A cropped version of a photo by James Cridland (CC)

Demagogues love to tell you what the American people want, knowing they represent only a segment of the American people. And when the demagoguery works and the wrong person gets elected, it’s important he or she understands they still only represent a segment of the people. We in the other America are watching and we’re not going anywhere. When you say you’re working for all Americans, know that many of us are expecting (and demanding) exactly that.

I’ve no shortage of screens around me, each holding worlds of information and ideas with the potential to capture moments of my own creativity. I’ve surely got the tools I need to make a difference in the world but they’re dark at the moment waiting for my next move. One needs to look in a window to see what’s on the other side.

my wonderful problem

When it’s just me and my guitar, I can improvise some really cool stuff, especially the blues. The joy of creating a song spontaneously makes the words flow out of me in one-off moments of expression like a river disappearing at the horizon. But if I do something in advance intending to capture the music and words, it’s a whole different story. I sit there hesitating and nothing comes out. Maybe I’m just really not that good at planning my creativity. It happens on its own and it seems I’m never quite ready to capture it. One thing precludes the other for me but fortunately, it’s the act of expression that turns me on.

But if I don’t share my creative works with others, there’s no feedback or interaction and the value is greatly diminished. I need to get better at capturing my ideas if sharing is the goal. Doing what I do in a quiet void is like being behind one of those dark windows – no one else will see what’s on the other side unless I start using some of these tools more.

Selling cannot be the goal. If it were, there would be nothing of value for others to see. Creating superficial ideas intended for profit is something I’m just not interested in. I’d rather just stay in the void and keep it real.

so here I am

For now, I’m self-medicating my need to be creative by making and singing my songs in this quiet place. What it does for me is why I do it but activating a few of those dark screens soon is a real good idea.

in a quiet moment
hear my own heart beating
and I wonder what’s wrong
wonder what’s wrong

we’re never done
with the damage done
so long ago
try to let it go

prisoner of regret
just can’t forget
scars over time
dance in his mind

in a quiet moment
hear my own heart beating
and I’m feeling fine
feeling fine

things change

with time
things change
in a moment

just you and me now
remembering how it was
never lost with time

everything’s changed
so different now, so strange
love lives in the mind

we found a flower
dying in the morning sun
turned it into wine

Originally, we weren’t planning on going. We were always too busy to do much of anything anymore, or, at least, it seemed that way. Brushing off the daily grind to have some fun enjoying what you really like to do seems so difficult at times, but some things remind you how important it is to hold on to the good stuff. Something inside told me that we should do it – make the time and go!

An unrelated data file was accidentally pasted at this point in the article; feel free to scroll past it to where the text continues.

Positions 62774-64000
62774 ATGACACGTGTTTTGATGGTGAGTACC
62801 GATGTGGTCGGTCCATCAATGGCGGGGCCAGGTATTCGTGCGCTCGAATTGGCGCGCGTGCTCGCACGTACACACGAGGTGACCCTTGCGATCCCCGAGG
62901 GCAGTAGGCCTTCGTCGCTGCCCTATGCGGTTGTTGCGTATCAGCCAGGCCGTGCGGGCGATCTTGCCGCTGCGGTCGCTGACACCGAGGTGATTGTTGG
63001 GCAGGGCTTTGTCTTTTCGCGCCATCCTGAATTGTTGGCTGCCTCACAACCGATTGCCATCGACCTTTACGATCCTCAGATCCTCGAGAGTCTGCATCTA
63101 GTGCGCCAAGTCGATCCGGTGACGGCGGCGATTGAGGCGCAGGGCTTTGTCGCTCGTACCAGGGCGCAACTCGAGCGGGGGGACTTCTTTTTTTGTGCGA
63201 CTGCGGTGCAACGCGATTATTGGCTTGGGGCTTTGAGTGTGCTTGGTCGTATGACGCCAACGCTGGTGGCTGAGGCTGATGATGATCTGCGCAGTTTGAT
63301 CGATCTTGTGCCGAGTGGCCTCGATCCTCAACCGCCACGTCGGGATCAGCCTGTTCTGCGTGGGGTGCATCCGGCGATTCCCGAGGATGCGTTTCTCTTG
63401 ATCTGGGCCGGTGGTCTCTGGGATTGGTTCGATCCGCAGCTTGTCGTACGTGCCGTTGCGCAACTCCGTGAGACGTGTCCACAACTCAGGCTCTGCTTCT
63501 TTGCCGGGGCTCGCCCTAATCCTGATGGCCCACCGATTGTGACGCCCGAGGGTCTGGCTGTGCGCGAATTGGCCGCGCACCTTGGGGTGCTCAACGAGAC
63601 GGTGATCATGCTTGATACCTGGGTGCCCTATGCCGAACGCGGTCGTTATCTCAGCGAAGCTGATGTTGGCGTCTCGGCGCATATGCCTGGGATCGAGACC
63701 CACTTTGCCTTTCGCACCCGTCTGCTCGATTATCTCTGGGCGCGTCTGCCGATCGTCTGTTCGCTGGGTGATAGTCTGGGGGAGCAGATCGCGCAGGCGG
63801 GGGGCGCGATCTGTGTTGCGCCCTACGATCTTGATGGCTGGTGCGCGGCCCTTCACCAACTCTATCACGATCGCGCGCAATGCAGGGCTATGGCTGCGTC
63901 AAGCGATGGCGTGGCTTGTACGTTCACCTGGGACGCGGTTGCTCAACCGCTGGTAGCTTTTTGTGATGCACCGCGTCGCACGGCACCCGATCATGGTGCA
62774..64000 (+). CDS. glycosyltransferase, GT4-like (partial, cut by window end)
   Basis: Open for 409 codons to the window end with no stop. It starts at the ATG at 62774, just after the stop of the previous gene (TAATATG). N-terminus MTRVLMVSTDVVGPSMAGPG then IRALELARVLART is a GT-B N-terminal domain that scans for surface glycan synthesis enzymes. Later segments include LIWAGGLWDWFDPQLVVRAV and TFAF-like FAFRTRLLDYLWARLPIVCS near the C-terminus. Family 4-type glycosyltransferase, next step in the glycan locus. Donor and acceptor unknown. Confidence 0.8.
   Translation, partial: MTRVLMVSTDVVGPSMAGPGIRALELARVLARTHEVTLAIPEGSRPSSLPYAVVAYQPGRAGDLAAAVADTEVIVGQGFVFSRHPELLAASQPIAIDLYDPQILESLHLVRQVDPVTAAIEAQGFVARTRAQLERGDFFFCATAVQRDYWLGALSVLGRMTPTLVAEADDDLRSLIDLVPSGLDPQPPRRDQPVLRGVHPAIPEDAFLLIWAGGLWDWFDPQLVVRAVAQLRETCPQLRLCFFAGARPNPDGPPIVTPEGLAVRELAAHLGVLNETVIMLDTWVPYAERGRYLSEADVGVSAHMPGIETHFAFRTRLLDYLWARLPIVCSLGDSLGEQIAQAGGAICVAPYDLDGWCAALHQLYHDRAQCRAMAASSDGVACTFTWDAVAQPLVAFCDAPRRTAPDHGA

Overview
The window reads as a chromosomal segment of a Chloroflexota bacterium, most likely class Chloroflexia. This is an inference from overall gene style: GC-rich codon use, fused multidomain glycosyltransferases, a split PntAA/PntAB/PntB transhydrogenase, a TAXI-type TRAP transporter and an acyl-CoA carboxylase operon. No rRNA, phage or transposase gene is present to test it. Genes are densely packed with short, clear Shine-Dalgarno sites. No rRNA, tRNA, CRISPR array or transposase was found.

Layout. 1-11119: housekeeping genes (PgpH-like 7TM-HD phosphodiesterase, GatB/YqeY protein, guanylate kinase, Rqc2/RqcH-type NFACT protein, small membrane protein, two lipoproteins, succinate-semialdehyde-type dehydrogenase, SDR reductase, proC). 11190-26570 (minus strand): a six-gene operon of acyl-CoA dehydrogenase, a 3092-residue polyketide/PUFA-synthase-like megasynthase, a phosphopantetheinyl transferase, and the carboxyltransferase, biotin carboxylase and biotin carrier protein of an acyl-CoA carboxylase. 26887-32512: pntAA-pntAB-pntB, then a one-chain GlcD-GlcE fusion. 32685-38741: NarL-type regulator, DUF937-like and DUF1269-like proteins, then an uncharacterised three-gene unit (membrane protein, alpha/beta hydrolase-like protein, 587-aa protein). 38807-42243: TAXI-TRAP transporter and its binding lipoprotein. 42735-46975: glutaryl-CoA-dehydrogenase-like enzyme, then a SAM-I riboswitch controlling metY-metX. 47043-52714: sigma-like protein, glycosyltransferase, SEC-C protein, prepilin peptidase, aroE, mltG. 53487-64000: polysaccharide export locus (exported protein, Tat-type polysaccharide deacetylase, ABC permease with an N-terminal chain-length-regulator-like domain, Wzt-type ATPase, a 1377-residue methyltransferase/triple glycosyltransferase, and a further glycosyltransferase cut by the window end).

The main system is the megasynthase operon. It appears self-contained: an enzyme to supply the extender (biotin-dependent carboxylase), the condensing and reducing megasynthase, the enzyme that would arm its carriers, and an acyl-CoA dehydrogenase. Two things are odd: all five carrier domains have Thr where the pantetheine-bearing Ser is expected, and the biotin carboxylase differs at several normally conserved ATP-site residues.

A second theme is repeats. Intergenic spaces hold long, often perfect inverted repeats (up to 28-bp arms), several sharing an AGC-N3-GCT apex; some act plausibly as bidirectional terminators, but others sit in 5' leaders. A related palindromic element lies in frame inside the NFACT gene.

So, I thought I was just going to a Clapton concert. I had never seen him and this was my chance. I started playing guitar in college and Clapton was one of my earliest inspirations. I’ve always had this thing for the blues and he played it so well. We did go, excited on the way that we were gonna see the man. As it turned out, Clapton was just a part of the experience that affected me so.

It’s Saturday evening at Alpine Valley and the bill includes Eric Clapton, Jeff Healey and a guy named Stevie Ray Vaughan. I had all kinds of Clapton stuff in my vinyl collection and had recently bought a Jeff Healey CD which was pretty good. I know I had heard a song on the radio that Stevie Ray Vaughan did but I just wasn’t real familiar with him. I figure if he’s playing on the same bill as Clapton, he must be good. The band that Clapton had together for the concert was great. They did some of his classics, and some of the newer stuff and it was all great. I felt so thankful to be there.

Jeff Healey was damn good too. The way he played the guitar was unique, sitting with it on his lap with both hands above it. He fingered the chords like he was playing a piano or something.

But what really affected me in a big way that night was that guy named Stevie Ray. He played a bunch a stuff with Clapton’s band and I couldn’t believe how good this guy was. Then, when he played voodoo chile all on his own up there, it transformed me. Watching the closeup of his long fingers attacking the guitar on the big screen made me cry like a baby. It wasn’t the lightning speed that got to me – it was the way he was digging his fingers into every note he played. He made every note scream like no other guitarist I’ve seen. Not Clapton – not B.B. King – not even Jimi himself – nobody, as great as they are, had affected me so with their blues style. Mouth open, eyes glazed, I watched his every move, wondering where he had been all my life. My thankfulness for being there was soon replaced by a truly spiritual notion that I was part of a feeling that would never be duplicated. As I watched Stevie Ray, I knew I was there for a reason.

On the following night Stevie Ray Vaughan was killed in a tragic accident. To this day, I feel so lucky that I saw him. No matter what I’m doing, if I hear his familiar sound on the radio, I have to stop and give myself to his magic. My own guitar playing (and my love for it) was greatly affected by having seen him that night and I’ll always appreciate that I had the chance. Just as with other great musicians who died young, it’s so sad that we’ll never see the place he was on the way to with his music. Thanks Stevie!